Lydia makes landfall as a Category 4 hurricane near the resort of Puerto Vallarta in Mexico

People walk past a restaurant damaged in the wake of Hurricane Lidia, in Puerto Vallarta, Mexico, October 10, 2023.

Christian Ruano | Reuters

Hurricane Lydia made landfall as an “extremely dangerous” Category 4 storm Tuesday evening with winds of 140 mph (220 kph) near the resort of Puerto Vallarta on Mexico’s Pacific coast, then moved inland, still as a hurricane. strong.

The US National Hurricane Center said that Lydia’s eye appeared to have reached land near Las PeƱitas in the western state of Jalisco. The area is a sparsely populated peninsula.

The hurricane then moved south of Puerto Vallarta to an inland point about 30 miles (50 kilometers) east of the resort, and about 90 miles (150 kilometers) west of the Jalisco state capital, Guadalajara.

Lydia remained a powerful hurricane even after moving over land, with winds reaching 105 mph (165 kph) late Tuesday. The states of Jalisco and Nayarit reported fallen trees and power lines, in addition to landslides on some highways in the region.

Lydia was moving east-northeast at about 17 mph (28 km/h), and forecasters predicted it could still be a Category 1 hurricane when it approached Guadalajara, Mexico’s second-largest city, around midnight.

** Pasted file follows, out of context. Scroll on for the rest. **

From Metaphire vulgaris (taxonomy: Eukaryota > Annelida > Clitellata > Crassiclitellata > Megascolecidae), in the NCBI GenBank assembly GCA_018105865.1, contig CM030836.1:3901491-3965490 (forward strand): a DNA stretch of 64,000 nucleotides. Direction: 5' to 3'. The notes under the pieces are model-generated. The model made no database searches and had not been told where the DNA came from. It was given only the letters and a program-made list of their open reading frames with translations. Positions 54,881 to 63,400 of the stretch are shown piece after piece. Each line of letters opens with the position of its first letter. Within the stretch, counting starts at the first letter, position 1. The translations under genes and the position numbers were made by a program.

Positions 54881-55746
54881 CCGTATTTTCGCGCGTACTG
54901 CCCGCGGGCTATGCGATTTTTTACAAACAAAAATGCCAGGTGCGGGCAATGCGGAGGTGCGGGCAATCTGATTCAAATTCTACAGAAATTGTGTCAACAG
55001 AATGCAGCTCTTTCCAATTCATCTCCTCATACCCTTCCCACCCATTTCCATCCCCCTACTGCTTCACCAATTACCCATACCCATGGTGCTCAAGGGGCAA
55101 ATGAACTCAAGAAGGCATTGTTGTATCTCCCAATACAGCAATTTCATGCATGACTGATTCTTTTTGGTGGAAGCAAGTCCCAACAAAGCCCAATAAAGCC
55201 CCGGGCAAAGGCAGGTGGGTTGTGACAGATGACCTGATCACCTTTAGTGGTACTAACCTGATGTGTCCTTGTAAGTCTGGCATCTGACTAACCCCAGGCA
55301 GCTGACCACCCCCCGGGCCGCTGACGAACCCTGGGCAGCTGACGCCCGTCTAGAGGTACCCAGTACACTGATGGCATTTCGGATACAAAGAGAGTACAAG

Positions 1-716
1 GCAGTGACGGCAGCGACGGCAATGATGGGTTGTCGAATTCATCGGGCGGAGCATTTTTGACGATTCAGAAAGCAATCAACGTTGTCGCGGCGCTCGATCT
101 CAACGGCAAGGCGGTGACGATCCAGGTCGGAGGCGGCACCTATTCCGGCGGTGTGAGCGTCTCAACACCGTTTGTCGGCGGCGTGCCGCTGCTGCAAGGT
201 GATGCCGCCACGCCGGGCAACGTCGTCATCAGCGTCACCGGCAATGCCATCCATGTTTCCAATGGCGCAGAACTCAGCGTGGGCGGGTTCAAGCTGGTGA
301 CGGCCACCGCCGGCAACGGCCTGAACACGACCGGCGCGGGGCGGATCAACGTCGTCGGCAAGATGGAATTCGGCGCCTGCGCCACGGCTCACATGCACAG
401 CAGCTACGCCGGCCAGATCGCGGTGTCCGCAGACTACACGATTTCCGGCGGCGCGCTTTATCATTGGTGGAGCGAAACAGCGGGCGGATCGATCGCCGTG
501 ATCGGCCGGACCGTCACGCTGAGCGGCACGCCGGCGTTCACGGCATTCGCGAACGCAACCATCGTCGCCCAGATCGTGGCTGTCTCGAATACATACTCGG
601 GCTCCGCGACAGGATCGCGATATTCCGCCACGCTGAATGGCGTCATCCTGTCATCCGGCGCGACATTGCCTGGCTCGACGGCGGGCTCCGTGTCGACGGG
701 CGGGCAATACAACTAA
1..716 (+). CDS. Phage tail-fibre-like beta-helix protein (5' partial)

Jalisco Governor Enrique Alfaro said on platform

He said the state has 23 shelters open. The Puerto Vallarta city government said a few dozen people had gone to shelters there.

In 2015, Hurricane Patricia, a Category 5 hurricane, also made landfall on the same sparsely populated stretch of coast between the resort town of Puerto Vallarta and the main port of Manzanillo.

Lydia is expected to flood the area with heavy rains, and the hurricane center has warned of the possibility of flash flooding.

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The center expected rainfall totals to range from 4 to 8 inches with a local total of 12 inches in some places in Nayarit state, southern parts of Sinaloa state and coastal areas in Jalisco.

Local authorities canceled classes in communities around the coast. The expected impact comes one day after Tropical Storm Max struck the southern Pacific coast, hundreds of miles away, and then dissipated. Rain from Max washed away part of the coastal highway in the southern state of Guerrero.

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